The Texas Instruments IVC102 precision integrator has high-quality internal capacitors. The circuit in Figure 1 allows you to measure very-high-resistance values of RX. A precision difference amplifier, a TI INA105, applies a reference voltage to RX. During integration, a negative voltage ramp, VO, is generated at the output of the IVC102. The two LM311s compare the amplitude of VO with two fixed thresholds and generate the two digital signals: start and stop.
|Figure 1.||Using an IVC102 precision integrator, this circuit can measure resistances in the gigohm range.|
The delta time between two such events relates to the system parameters by the expression:
where ΔT is the delta time and CINT is the internal integrating capacitance of the IVC102, which external connections on pins 4, 5, and 6 select. (Note: when S1 is open, CINT = 10 pF, whereas, when S1 is closed, CINT = 100 pF.) The VA threshold allows the circuit to see the output ramp without any offset on the VO signal. Because of the INA105 difference amplifier, VREF = VA – VB, so the previous equation reduces to:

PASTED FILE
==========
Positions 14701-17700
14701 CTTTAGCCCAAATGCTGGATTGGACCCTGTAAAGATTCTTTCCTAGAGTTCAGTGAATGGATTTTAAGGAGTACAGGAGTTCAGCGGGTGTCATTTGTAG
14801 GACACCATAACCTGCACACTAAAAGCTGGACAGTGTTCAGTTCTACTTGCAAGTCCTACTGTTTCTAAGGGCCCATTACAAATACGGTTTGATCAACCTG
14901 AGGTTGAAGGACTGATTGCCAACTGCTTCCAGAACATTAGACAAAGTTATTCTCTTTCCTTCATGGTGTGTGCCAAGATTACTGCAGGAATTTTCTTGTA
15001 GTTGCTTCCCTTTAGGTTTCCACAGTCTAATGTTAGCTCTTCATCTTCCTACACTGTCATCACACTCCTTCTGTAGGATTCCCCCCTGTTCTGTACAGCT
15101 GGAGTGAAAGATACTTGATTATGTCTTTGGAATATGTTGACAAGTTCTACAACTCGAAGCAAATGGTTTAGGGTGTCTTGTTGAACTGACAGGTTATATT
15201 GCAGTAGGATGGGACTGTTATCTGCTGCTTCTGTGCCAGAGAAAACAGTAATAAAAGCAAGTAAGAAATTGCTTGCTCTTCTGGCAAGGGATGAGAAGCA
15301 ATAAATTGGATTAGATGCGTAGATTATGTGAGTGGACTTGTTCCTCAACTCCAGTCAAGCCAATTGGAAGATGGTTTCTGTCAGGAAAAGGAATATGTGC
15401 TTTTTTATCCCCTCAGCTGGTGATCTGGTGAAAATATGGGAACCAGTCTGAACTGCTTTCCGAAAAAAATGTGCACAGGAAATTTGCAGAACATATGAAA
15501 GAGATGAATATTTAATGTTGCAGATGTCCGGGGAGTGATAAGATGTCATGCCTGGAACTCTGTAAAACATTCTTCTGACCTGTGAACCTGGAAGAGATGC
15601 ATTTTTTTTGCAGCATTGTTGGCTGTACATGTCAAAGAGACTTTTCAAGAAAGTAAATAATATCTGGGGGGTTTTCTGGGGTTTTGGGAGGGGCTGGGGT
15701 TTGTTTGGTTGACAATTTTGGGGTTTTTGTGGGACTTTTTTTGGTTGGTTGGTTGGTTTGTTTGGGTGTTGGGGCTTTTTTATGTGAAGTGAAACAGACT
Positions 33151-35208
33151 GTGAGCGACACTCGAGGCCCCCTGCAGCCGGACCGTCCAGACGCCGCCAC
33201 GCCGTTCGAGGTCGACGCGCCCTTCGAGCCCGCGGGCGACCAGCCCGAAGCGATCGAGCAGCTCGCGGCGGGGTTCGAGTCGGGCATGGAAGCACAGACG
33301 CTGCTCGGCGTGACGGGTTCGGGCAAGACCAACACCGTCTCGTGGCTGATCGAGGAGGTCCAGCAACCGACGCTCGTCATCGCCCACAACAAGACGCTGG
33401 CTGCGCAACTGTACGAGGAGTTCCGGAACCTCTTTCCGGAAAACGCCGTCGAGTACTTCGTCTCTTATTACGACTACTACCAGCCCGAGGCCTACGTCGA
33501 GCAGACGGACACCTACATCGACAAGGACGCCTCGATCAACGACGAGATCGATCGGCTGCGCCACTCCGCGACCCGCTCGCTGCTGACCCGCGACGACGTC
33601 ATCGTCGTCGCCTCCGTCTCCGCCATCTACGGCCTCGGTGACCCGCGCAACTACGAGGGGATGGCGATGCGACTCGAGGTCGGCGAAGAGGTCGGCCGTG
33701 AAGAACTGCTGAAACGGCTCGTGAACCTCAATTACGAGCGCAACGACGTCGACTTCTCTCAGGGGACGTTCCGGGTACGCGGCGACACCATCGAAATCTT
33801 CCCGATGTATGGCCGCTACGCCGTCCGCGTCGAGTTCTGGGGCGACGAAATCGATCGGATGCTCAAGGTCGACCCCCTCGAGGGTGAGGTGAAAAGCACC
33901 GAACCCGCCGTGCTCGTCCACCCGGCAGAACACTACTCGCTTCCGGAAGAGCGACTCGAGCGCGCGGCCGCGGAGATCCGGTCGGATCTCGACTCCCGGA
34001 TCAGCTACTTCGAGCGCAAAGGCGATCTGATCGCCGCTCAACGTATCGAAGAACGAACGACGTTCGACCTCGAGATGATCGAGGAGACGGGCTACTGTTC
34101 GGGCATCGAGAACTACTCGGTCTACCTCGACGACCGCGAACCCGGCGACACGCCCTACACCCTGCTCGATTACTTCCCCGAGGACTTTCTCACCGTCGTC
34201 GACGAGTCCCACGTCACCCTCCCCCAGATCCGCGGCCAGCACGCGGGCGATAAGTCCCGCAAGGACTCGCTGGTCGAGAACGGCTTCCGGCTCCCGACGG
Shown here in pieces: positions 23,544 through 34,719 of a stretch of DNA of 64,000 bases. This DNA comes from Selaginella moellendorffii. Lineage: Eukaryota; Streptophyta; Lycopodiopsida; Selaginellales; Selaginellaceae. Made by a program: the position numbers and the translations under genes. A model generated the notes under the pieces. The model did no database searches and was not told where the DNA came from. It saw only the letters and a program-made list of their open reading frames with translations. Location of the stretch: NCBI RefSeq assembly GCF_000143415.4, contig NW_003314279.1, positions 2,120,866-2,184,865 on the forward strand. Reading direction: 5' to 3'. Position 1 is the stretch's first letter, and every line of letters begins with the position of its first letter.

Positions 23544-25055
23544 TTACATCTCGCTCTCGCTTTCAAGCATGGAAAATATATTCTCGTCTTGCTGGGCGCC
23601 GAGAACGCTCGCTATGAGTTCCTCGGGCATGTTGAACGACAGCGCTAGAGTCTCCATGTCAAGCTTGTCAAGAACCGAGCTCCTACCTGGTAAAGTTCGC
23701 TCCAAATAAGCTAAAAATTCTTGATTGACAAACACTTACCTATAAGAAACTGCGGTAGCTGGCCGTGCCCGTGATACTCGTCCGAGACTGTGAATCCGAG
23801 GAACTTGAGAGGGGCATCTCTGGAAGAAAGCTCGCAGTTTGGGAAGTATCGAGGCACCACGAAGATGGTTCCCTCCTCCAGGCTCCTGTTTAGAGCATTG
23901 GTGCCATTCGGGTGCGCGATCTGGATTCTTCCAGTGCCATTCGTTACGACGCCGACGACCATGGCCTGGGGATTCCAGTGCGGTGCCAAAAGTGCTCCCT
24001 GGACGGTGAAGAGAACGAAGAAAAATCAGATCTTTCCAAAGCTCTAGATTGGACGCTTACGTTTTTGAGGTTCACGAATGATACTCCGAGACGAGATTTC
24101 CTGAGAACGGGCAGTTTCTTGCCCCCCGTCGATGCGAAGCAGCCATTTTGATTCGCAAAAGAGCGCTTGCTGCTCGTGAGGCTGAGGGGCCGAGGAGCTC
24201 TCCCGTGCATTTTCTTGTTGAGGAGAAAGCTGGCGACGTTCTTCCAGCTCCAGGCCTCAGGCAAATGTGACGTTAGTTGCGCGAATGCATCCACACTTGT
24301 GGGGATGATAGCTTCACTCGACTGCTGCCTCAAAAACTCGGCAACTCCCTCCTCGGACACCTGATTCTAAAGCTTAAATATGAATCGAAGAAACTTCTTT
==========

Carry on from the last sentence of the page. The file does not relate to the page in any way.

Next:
Also note that the precision of resistors R1, R2, and R3 is not critical. The difference amplifier guarantees the precision of the ohmmeter.
External digital-control circuitry can measure delta time by counting the clock periods between the start and the stop events. At the end, the control circuit can generate a reset signal for the IVC102 to perform a new measurement.